Consumer prices and core inflation both rose more than expected in January, as food costs jumped and medical costs posted the biggest increase in 15 years, the Labor Department reported.
Meanwhile, a gauge of future economic activity rose modestly in January, an industry-backed trade group said Wednesday, suggesting the U.S. economy will continue to post modest gains in the coming months.
The latest data on consumer prices was a blow to the recently improving inflation trend. The consumer price index rose 0.2%, compared with an expectation for overall consumer prices to rise 0.1%.
Meanwhile the core CPI, which excludes food and energy costs, rose 0.3% for the first time since last June. This put its year-over-year pace higher for the first time since September.
Analysts had expected core prices to be up 0.2%.
Energy costs slid 1.5%, partly reversing a 4.2% gain in December. But medical costs rose 0.8%, the steepest increase since a matching 0.8% gain in August 1991. In addition, food costs grew 0.7%, the biggest increase since April 2005.
Consumer prices rose 2.1% from January a year ago, while core prices rose 2.7% over the same 12-month period. Analysts were expecting overall consumer prices to rise 2.0% from January a year ago and for core prices to rise 2.6%.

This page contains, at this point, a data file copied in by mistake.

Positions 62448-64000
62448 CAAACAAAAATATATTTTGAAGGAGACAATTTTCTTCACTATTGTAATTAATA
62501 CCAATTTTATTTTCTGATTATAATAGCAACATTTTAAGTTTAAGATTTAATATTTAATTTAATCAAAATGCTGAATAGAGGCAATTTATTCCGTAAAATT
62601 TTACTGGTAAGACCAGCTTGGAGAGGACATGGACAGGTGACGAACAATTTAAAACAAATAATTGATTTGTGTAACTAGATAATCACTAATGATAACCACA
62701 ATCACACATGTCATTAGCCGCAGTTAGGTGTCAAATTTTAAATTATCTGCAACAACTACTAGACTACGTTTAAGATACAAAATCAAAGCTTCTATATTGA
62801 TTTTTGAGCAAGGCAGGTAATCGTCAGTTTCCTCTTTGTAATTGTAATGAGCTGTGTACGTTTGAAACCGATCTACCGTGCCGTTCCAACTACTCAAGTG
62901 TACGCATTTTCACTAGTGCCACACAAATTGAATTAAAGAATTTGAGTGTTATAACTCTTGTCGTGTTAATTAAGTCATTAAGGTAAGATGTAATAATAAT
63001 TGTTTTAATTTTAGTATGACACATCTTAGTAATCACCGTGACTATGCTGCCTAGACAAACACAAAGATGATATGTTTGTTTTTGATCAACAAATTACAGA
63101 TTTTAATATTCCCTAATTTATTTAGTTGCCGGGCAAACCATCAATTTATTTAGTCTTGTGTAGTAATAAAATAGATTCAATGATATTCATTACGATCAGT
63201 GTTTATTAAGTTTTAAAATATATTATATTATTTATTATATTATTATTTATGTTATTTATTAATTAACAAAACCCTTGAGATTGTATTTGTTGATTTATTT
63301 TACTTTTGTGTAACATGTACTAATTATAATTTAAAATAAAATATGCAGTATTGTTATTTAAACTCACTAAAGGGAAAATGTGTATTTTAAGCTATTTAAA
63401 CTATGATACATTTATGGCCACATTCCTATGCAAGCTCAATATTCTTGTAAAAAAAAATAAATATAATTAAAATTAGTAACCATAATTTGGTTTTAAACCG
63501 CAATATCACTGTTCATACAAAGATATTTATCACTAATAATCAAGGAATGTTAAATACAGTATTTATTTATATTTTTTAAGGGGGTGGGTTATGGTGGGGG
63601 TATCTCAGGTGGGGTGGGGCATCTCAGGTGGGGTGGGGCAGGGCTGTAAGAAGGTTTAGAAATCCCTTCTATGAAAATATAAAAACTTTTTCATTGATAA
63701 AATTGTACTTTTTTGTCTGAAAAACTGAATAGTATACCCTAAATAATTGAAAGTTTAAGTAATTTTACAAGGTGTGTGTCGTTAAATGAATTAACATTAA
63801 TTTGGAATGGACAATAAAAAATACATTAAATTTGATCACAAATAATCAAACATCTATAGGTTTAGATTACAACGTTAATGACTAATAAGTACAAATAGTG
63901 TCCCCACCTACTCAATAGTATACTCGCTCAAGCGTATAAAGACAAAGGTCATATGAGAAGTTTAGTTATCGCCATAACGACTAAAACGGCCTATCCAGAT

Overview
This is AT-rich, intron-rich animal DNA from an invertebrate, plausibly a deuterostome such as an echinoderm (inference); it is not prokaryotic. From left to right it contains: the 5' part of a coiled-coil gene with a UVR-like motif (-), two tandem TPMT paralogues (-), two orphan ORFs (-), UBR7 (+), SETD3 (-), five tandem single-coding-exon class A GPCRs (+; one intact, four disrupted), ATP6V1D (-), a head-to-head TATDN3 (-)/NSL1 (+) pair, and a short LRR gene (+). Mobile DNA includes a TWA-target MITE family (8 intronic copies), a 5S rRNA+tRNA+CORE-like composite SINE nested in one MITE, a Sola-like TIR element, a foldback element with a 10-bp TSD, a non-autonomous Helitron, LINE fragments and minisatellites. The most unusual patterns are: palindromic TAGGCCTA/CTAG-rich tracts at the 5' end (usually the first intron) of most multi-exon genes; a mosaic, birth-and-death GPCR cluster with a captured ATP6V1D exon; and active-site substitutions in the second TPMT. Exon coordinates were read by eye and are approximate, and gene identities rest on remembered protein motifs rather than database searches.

"January’s CPI release has been somewhat more prone to upside surprises in recent years than other months," said Peter Kretzmer, a senior economist at Bank of America. "Nevertheless, today’s report will increase Fed concerns about elevated underlying consumer inflation."
Federal Reserve officials have said they expect inflation to moderate from what they consider elevated levels, but add that they stand ready to raise interest rates to tamp down any
inflation pressures if necessary.
Effective with this release the Labor Department will report the CPI to three decimal places and calculate the percentage change, to one decimal place, based on the three decimal place index. It is believed that this will eliminate a rounding problem that has arisen from time to time and improve the precision of the numbers.
Leading Indicators Rise 0.1% In January
The Conference Board said its index of leading economic indicators rose 0.1% last month, dampened by the housing market slump and sluggish auto manufacturing. The reading was slower than the revised 0.6 reading from December and lower than the 0.2% rise economists were expecting.
The index, which stood at 138.5 versus a revised 138.3 in December, is closely watched because it is designed to forecast economic activity over the next three to six months.
Four of the 10 leading indicators expanded in January, led by money supply and consumer expectations. Jobless claims and stock prices also pointed to growth.
Six of the indicators fell: the factory workweek, building permits, capital-goods orders, the interest-rate spread, vendor performance and consumer-goods orders.
In the past six months, the index is up 0.7%, with five of the 10 indicators expanding over that time.
In January, the coincident index increased 0.1%, with three of the four indicators increasing. The lagging index fell 0.1%.